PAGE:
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Low-level Alert: Airborne Documents

Several hundred pages of “sensitive” government documents were strewn about outside the Rayburn House Office Building on Independence Avenue Monday evening, slipping under taxis and fluttering in the exhaust of commuter buses. 

The papers appeared to be part of a report detailing the government’s response to a “dirty bomb” attack. Each page was labeled at the top and bottom: “For official use only. This is sensitive government information and distribution is restricted.” 

A printed e-mail found among the documents suggested they originated with the Department of Health and Human Services and may have been part of a large-scale terrorism response exercise known as Top Officials, or TOPOFF, being conducted this week. HHS headquarters is located just a couple of blocks down the street. 

The e-mail detailed discussions among employees at HHS’s general counsel’s office.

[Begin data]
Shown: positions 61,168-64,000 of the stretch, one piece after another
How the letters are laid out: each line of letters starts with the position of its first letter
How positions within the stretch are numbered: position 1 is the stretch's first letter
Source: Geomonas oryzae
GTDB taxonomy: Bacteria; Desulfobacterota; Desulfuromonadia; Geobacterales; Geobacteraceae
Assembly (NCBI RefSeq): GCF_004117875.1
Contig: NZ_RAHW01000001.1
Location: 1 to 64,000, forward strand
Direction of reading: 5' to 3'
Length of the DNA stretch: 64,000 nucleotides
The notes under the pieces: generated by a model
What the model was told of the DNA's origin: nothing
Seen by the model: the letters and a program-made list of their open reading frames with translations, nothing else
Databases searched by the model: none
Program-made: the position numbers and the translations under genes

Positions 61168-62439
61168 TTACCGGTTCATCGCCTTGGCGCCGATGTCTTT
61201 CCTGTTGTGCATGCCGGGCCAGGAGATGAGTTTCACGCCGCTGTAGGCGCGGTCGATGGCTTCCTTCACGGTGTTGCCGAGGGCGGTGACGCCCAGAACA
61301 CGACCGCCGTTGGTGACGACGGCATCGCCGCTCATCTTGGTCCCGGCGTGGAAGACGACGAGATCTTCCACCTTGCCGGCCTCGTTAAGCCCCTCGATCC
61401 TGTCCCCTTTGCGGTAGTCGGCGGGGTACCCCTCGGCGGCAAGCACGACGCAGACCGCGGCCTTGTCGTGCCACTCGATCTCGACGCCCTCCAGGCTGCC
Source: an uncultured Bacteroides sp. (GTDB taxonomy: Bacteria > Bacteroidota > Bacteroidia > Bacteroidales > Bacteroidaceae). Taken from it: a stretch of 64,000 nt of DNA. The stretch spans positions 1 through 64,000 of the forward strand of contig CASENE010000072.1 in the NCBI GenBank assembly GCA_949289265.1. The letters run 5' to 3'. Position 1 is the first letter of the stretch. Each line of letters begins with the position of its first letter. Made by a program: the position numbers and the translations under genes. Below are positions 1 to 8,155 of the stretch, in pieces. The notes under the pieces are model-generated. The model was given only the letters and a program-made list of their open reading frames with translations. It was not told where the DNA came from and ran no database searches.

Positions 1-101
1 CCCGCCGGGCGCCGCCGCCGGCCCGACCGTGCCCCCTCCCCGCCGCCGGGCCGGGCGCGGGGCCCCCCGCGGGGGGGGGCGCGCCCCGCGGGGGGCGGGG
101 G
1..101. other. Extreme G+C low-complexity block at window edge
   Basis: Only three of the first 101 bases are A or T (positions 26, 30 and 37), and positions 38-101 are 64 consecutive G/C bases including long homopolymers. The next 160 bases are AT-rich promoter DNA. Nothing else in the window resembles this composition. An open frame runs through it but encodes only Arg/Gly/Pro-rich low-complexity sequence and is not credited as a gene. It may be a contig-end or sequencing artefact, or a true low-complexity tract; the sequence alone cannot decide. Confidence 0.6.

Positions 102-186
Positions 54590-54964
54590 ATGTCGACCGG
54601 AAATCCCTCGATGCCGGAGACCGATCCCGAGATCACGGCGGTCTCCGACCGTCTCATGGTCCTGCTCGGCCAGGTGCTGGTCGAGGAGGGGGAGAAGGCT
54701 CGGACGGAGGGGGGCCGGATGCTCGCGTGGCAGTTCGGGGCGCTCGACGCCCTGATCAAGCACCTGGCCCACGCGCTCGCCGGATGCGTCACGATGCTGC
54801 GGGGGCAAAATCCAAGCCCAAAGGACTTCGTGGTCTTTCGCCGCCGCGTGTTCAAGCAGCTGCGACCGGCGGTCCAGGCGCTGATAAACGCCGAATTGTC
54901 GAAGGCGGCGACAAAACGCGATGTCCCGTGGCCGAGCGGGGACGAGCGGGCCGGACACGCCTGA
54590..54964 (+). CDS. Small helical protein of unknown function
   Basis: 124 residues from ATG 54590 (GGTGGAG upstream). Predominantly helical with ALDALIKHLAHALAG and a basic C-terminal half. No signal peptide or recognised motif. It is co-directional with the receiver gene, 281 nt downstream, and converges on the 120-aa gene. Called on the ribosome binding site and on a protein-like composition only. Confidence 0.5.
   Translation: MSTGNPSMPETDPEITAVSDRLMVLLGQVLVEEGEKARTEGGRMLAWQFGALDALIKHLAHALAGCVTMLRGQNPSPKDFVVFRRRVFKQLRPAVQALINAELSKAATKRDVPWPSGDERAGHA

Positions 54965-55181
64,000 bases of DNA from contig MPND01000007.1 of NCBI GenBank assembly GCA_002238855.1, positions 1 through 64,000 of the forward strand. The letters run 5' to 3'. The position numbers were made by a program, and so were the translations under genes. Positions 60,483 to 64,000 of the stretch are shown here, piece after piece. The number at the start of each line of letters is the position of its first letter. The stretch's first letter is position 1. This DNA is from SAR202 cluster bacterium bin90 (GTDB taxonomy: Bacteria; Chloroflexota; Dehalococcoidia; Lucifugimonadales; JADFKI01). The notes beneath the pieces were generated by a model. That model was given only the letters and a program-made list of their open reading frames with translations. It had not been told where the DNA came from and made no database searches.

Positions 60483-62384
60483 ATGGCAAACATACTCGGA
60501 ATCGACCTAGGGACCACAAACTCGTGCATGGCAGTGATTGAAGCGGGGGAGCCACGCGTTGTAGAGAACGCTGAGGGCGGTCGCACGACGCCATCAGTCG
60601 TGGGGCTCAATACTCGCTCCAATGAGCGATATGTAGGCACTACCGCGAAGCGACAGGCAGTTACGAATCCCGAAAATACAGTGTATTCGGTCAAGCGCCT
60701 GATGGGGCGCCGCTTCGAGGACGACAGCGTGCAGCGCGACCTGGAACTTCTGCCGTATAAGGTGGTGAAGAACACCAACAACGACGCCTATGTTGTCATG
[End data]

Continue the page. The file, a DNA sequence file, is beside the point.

“You should be receiving shortly an agenda and materials for the 2 p.m. meeting in preparation for TOPOFF,” one employee wrote to others. 

At HHS, spokesman Bill Hall confirmed that the papers were most likely a government playbook for handling radiological dispersal devices, or dirty bombs. He denied they were sensitive.
“F.O.U.O. — for official use only. 

That’s not classified,” he said. “We put that on a lot of internal documents. It means don’t send it out to anybody who shouldn’t have it, but it’s not classified or sensitive.” 

Hall said the department planned to make the dirty bomb playbook public later on its website.
“I couldn’t tell you who had them or what they were doing with them, whether it was someone catching a cab or walking to Union Station to catch the Metro,” he said.